with many Linux installations.  If you want to use chronyd's real-time clock
support, the important thing is to disable hwclock in the shutdown
procedure.  If you don't, it will over-write the RTC with a new value, unknown
to chronyd.  At the next reboot, chronyd will compensate this (wrong) time with
its estimate of how far the RTC has drifted whilst the power was off, giving a
meaningless initial system time.

There is no need to remove hwclock from the boot process, as long as chronyd is
started after it has run.

9.3. I just keep getting the '513 RTC driver not running' message

For the real time clock support to work, you need the following three things:
* a kernel that is supported (e.g. 2.2 onwards)                                                                                     
* enhanced RTC support compiled into the kernel                                                                                     
* an 'rtcfile' directive in your chrony.conf file.                                                                                  

10.1. When I use the 'settime' command, chronyd crashes.

If you enter times that are too far away from the real time, chronyd will
think the system clock runs fast or slow by an excessive amount.  The required
compensation factor will be outside the bounds for the adjtimex() system call.
chronyd will crash when it tries to apply such an excessive adjustment.

11.1. Does chrony support Windows?

No.  The chronyc program (the command-line client used for configuring
chronyd while it is running) has been successfully built and run under Cygwin
in the past.  chronyd is not portable, because part of it is very
system-dependent.  It needs adapting to work with Windows' equivalent of the
adjtimex() call, and it needs to be made to work as an NT service.

11.2. Are there any plans to support Windows?

I have no personal plans to do this.  I have neither the time nor the
Windows programming expertise.  Some time ago I did start work on a port which
I was developing under Cygwin.  Anyone is welcome to pick this work up and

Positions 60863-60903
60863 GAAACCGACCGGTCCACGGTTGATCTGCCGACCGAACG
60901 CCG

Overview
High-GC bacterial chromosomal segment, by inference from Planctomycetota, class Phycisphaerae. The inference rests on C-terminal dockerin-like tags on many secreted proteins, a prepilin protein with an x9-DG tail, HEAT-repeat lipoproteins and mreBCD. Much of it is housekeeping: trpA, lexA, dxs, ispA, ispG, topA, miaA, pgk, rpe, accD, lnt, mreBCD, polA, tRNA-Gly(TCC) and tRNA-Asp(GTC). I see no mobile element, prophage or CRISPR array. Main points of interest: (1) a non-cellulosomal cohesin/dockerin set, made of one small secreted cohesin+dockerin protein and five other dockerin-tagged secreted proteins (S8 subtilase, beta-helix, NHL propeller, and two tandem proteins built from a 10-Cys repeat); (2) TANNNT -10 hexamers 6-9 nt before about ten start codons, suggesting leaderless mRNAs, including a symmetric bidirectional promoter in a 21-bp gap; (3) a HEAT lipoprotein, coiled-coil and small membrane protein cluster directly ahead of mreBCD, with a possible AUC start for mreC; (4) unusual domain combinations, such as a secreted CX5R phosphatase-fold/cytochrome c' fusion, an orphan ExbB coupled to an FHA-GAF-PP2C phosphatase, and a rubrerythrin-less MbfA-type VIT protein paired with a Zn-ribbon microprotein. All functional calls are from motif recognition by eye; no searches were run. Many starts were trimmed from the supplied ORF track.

contribute it back to the project.

11.3. What alternative NTP clients are there for Windows?

Some of the names I've seen mentioned are 
   - Automachron
   - NetTime (

12.1. Can chrony be driven from broadcast NTP servers?

No.  I remember looking at how they worked when I was first writing chrony.
Since the 'target market' then was dial-up systems, broadcast packets were not
relevant so I didn't bother working out how to deal with the complexities of
doing the delay estimation.

I no longer have root access to a LAN environment to develop and test broadcast
server support.  Neither have I the time to work on this.  I would be very
happy to accept a patch from anyone who can develop, test and debug the
necessary changes!

12.2. Can chronyd transmit broadcast NTP packets (e.g. to synchronise other computers on a private LAN)?

Yes.  Starting from version 1.17, chrony has this capability.

12.3. Can chrony keep the system clock a fixed offset away from real time?

I have not experimented much, but I don't believe this would be possible as
the program currently stands.

12.4. What happens if the network connection is dropped without using chronyc's 'offline' command first?

In this case chronyd will keep trying to access the server(s) that it thinks
are online.  Eventually it will decide that they are unreachable and no longer
consider itself synchronised to them.  If you have other computers on your LAN
accessing the computer that is affected this way, they too will become
'unsynchronised', unless you have the 'local' directive set up on the master

The 'auto_offline' option to the 'server' entry in the chrony.conf file may be
useful to avoid this situation.

13.1. Can I get the source via CVS from anywhere?

Yes.  See for information.  Currently there is
only anonymous read-only access.  I keep the master copy on my own PC, which is
more convenient for me because I don't have to connect to the Internet to do
CVS operations on the files.  So for now, there is no read-write access for
other developers.  Please email me your patches + documentation instead.

14.1. Why does the source code include kernel header files?

The program needs to see the definitions of structures used to interact with
the real time clock (via /dev/rtc) and with the adjtimex() system call.  Sadly
this has led to a number of compilation problems with newer kernels which have
been increasingly hard to fix in a way that makes the code compilable on all
Linux kernel versions (from 2.0 up anyway, I doubt 1.x still works.)  Hopefully
the situation will not deteriorate further with future kernel versions.

14.2. I get "Could not open /dev/rtc, Device or resource busy" in my syslog file.

Check that you haven't accidentally got two copies of chronyd running (perhaps
defined in different start-up scripts.)

15.1. On Solaris 2.8, I get an error message about not being able to open kvm to change dosynctodr.

(The dosynctodr variable controls whether Solaris couples the equivalent of its
BIOS clock into its system clock at regular intervals).  The Solaris port of
chrony was developed in the Solaris 2.5 era.  Some aspect of the Solaris kernel
has changed which prevents the same technique working.  I no longer have root
access to any Solaris machines to work on this, and am reliant on somebody
developing the patch and testing it.  A good starting point would be to see if
xntpd has been modified to work for Solaris 2.8.